G. M. Fraser in Historical Aberdeen claims its origin from the fact that it overlooked the kirkyard of the Toun Kirk of St Nicholas and was thus associated in the medieval mind with ghosts. Now it is of course impossible to see the burial yard of St Nicholas from the Guestrow today because high buildings intervene. But even in the 15th century it scarcely 'overlooked' the Kirkyard, and between street and the Toun Kirk flowed the Loch or Flourmill Burn and parallel to that along the west side of the Guestrow gardens flowed the lade for the Mid or Flour Mill. However, a charter of 1439 refers to 'Vicus Lemurum' (the street of the spectres) and, while this may be medieval latinisation, it is the only acceptable explanation of this intriguing name, failing a possible derivation from Gaelic, as in other Aberdonian place-names, i.e. Mounthooly (Monadh-tulach): Green (Grianan): Fitty or Footdee (Feithe).


'Butcher' Cumberland

By the 16th century, the Guestrow was already somewhat built up — each tenement consisted of a house fronting, and parallel to, the street, through which a pend gave access to an inner court, one side of which was occupied by a building at right angles to the street house. The back of the court might be closed by another house also giving pend access beyond to the 'four-neukit' garden sloping to the west. We know from Parson Gordon (1661) that in his time the houses were of stone and lime, slate-roofed, mostly three or four stories high, some higher. Streets were carefully paved and house frontages were adorned by timber galleries and forestairs. Adjoining most dwellings were gardens and orchards with so many trees that the whole town would seem to be set down in a woodland. Throughout the centuries, the now-demolished houses of the Guestrow were the mansions of famous personages, for, apart from Sir George Skene, the 'Bloody' Duke of Cumberland, and Major James Wolfe (later the victor of Quebec) who had occupied the 'Cumberland' House (Formerly Skene's).                                              View is from Duthie Court.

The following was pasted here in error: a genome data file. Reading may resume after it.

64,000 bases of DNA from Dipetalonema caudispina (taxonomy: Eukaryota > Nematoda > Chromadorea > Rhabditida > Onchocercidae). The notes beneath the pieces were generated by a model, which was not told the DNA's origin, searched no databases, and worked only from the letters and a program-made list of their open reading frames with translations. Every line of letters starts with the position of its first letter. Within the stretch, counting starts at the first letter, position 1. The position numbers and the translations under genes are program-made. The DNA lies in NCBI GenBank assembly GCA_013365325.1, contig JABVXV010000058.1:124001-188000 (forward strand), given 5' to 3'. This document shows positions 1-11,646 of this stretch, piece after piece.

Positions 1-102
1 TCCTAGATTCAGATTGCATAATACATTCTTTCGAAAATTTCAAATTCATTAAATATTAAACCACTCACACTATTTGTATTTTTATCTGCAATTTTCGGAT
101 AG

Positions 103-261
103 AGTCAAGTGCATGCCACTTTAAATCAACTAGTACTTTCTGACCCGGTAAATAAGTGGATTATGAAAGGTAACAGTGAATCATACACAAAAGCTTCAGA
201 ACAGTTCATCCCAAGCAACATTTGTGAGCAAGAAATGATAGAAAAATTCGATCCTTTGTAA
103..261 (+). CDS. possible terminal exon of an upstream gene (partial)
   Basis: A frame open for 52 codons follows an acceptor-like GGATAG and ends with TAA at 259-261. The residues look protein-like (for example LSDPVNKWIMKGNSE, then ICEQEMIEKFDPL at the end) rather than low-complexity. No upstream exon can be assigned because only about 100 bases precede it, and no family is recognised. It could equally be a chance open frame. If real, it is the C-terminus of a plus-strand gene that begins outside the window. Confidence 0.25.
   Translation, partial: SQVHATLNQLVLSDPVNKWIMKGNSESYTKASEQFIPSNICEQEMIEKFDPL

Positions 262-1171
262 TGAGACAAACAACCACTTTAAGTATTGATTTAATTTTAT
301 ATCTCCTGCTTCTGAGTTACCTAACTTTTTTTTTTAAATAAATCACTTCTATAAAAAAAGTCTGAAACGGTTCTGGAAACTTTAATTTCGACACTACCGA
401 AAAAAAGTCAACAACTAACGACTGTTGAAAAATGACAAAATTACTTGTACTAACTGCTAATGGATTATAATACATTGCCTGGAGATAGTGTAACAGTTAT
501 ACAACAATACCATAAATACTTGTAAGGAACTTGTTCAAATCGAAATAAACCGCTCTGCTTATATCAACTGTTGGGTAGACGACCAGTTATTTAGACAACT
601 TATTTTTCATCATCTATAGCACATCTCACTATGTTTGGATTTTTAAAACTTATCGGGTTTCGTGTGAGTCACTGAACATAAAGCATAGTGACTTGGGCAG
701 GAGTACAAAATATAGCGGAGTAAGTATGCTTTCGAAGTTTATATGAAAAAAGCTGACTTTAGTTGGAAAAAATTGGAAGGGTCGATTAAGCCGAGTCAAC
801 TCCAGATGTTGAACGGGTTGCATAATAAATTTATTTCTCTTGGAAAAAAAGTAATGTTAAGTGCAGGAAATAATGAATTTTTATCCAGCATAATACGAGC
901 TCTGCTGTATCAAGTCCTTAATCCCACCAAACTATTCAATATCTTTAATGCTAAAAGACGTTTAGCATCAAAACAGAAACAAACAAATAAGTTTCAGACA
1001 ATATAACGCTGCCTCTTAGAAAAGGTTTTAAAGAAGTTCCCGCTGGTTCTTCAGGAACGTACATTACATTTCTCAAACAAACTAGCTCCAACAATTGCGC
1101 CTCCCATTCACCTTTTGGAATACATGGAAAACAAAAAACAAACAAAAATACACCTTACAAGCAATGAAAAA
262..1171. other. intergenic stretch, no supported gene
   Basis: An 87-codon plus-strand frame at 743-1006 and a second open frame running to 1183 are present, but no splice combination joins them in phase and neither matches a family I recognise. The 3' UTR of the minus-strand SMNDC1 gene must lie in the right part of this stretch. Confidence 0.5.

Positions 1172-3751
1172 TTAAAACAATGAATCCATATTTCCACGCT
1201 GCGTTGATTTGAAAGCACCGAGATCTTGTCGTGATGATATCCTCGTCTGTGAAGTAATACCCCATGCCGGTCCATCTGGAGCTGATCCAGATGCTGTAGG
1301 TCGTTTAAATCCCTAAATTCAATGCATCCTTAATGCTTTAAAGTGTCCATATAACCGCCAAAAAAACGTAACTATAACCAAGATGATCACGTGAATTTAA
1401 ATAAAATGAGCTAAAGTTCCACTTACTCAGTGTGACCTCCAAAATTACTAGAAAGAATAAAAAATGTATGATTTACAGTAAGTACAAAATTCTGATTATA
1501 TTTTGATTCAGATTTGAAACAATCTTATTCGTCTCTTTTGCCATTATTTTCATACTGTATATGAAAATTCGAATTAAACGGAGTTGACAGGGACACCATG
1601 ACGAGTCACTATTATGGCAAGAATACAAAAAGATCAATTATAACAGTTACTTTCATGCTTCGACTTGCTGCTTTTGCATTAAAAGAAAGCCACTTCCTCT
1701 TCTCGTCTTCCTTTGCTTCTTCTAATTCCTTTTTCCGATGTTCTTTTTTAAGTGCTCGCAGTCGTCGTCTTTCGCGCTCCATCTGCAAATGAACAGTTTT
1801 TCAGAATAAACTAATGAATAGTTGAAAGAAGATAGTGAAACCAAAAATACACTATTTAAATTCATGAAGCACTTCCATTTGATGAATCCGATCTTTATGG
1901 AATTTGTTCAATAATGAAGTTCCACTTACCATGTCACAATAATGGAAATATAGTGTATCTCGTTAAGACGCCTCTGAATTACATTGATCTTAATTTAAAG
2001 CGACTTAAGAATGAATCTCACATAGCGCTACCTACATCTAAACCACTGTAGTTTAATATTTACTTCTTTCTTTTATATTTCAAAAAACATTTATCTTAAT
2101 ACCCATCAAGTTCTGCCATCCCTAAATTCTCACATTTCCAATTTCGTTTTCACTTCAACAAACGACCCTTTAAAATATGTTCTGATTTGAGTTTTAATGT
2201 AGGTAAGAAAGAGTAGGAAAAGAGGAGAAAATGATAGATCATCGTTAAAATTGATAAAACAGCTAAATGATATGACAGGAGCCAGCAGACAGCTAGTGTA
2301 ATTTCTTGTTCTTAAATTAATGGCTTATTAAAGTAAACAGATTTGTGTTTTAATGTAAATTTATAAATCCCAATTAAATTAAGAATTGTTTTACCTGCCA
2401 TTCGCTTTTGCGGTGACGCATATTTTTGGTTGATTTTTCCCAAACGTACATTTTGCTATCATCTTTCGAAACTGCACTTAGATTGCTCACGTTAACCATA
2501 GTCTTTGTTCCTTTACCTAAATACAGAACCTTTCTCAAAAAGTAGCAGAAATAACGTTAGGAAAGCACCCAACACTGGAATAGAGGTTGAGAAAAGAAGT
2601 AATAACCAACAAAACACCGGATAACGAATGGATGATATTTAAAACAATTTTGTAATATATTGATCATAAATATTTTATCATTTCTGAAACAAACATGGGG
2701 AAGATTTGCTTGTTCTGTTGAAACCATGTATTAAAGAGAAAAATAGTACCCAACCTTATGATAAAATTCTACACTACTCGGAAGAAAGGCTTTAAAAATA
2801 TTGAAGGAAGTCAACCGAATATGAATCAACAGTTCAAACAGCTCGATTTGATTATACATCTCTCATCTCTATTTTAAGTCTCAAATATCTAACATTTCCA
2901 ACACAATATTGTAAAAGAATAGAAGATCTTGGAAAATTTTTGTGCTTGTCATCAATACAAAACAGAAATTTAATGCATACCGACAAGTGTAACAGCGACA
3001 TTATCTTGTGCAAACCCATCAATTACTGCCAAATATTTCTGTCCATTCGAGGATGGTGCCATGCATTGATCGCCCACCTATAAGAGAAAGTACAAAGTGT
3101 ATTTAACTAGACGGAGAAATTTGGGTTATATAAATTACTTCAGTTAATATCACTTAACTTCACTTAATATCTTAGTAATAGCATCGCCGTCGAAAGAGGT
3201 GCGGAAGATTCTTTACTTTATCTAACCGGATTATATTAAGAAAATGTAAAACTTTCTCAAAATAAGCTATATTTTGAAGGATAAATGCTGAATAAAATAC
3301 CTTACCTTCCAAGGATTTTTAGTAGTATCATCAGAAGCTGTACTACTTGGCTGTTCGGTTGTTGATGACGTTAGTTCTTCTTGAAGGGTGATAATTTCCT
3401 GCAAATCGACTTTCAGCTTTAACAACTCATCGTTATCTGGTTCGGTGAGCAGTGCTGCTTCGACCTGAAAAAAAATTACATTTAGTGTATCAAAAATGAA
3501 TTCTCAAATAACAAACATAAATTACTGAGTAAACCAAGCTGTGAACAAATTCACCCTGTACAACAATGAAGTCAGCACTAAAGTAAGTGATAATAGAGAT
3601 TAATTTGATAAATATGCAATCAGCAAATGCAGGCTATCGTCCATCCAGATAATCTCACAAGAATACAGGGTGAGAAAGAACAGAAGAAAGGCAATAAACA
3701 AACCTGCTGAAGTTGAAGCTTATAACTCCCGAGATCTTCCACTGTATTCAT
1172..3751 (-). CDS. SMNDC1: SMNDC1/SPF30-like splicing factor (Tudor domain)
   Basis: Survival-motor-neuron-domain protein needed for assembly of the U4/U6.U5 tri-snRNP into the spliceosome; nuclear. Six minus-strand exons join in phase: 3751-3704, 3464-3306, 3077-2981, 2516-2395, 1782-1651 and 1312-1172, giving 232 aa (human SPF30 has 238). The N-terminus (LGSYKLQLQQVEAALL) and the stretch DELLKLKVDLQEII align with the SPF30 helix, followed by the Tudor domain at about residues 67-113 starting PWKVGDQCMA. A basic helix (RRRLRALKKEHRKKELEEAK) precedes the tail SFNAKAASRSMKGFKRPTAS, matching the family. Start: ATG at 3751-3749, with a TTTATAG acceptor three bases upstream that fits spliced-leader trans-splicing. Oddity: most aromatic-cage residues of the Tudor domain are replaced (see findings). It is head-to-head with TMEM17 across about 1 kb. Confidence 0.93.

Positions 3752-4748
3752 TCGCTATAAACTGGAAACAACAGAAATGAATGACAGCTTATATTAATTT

Several Civic Chiefs resided along this street: Provost Leslie, Provost Jaffray and Provost Bannerman, the Jacobite of 1715. The latter lived in the house known as Shepherd's Court just off Guestrow; earlier occupants were Sheriff-Depute Andrew Thomson and his wife Agnes Divie in 1673, whose initials appear on a plaque over the gateway, originally leading to the court but now re-erected in Union Terrace Gardens. However the gateway itself is at least early seventeenth century, similar in date to the old house, which old photographs show to have been a semi-castellated building consisting of a rectangular block having attached at one corner a strong round conical-roofed tower with entrance door. Sheriff-Depute Thomson's house had possessed the interesting qualities of sturdy Scots domestic architecture at its best. Unfortunately, when the Guestrow slum properties were demolished, few discerning eyes could distinguish good medieval buildings from relatively modern squalor.

Provost Skene's House built from rough granite blocks and dressed freestone, this townhouse dates back to 1545. It had several owners before Sir George Skene in 1669. He was Provost between 1676 and 1685, receiving a Knighthood in 1681.  He undertook a major reconstruction of the property, adding turrets and the strange flat roof.   The house boasts a ceiling dating from the early 1600's which shows scenes from the Bible, in this case the Crucifixion.  Also known as 'Cumberland's House' though the Butcher of Culloden only requisitioned it for a few weeks as he moved north. lts use was subsequently the Victoria Corporation Lodging House until the Model Home was built in East North Street.

Even up to about 1850 the Guestrow was a 'respectable' neighbourhood - in 1807 for instance, the celebrated Duchess of Gordon was present at an elegant ball at Major-General Macdonald's residence; the Society of Friends had a meeting-house in the street; the Episcopalians a small chapel, and the Aberdeen Savings Bank their office from 1838 till 1858. At No.15 Guestrow was born Archibald Simpson, now famed as Architect of Aberdeen's finest granite buildings, while the only other house now remaining in the street, other than Skene's House, belonged in the late 18th century to the family of Black of Cloghill.

This building, often referred to as the 'Dispensary', has little architectural merit, being much altered and added to during its more recent conversion into offices. However, it retains its walled and tree-lined garden, grass-planted nowadays, but offering visual proof of the fact that the enclosed gardens contributed much to the Guestrow being a desirable residential neighbourhood, as it undoubtedly was until a century ago.